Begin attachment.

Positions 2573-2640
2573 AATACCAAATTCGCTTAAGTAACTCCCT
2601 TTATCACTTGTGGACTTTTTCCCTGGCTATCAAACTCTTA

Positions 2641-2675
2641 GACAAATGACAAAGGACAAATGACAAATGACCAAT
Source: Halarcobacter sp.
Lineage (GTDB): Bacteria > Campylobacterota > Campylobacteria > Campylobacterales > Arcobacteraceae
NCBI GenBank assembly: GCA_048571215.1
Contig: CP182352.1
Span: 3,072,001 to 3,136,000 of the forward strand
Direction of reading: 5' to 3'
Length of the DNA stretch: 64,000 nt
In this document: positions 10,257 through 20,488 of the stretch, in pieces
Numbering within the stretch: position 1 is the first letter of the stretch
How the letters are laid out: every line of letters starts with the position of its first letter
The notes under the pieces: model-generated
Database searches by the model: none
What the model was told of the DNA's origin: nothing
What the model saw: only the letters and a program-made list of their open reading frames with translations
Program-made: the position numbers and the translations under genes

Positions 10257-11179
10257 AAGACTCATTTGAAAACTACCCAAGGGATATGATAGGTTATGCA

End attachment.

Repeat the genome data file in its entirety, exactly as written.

Positions 2573-2640
2573 AATACCAAATTCGCTTAAGTAACTCCCT
2601 TTATCACTTGTGGACTTTTTCCCTGGCTATCAAACTCTTA

Positions 2641-2675
2641 GACAAATGACAAAGGACAAATGACAAATGACCAAT
Source: Halarcobacter sp.
Lineage (GTDB): Bacteria > Campylobacterota > Campylobacteria > Campylobacterales > Arcobacteraceae
NCBI GenBank assembly: GCA_048571215.1
Contig: CP182352.1
Span: 3,072,001 to 3,136,000 of the forward strand
Direction of reading: 5' to 3'
Length of the DNA stretch: 64,000 nt
In this document: positions 10,257 through 20,488 of the stretch, in pieces
Numbering within the stretch: position 1 is the first letter of the stretch
How the letters are laid out: every line of letters starts with the position of its first letter
The notes under the pieces: model-generated
Database searches by the model: none
What the model was told of the DNA's origin: nothing
What the model saw: only the letters and a program-made list of their open reading frames with translations
Program-made: the position numbers and the translations under genes

Positions 10257-11179
10257 AAGACTCATTTGAAAACTACCCAAGGGATATGATAGGTTATGCA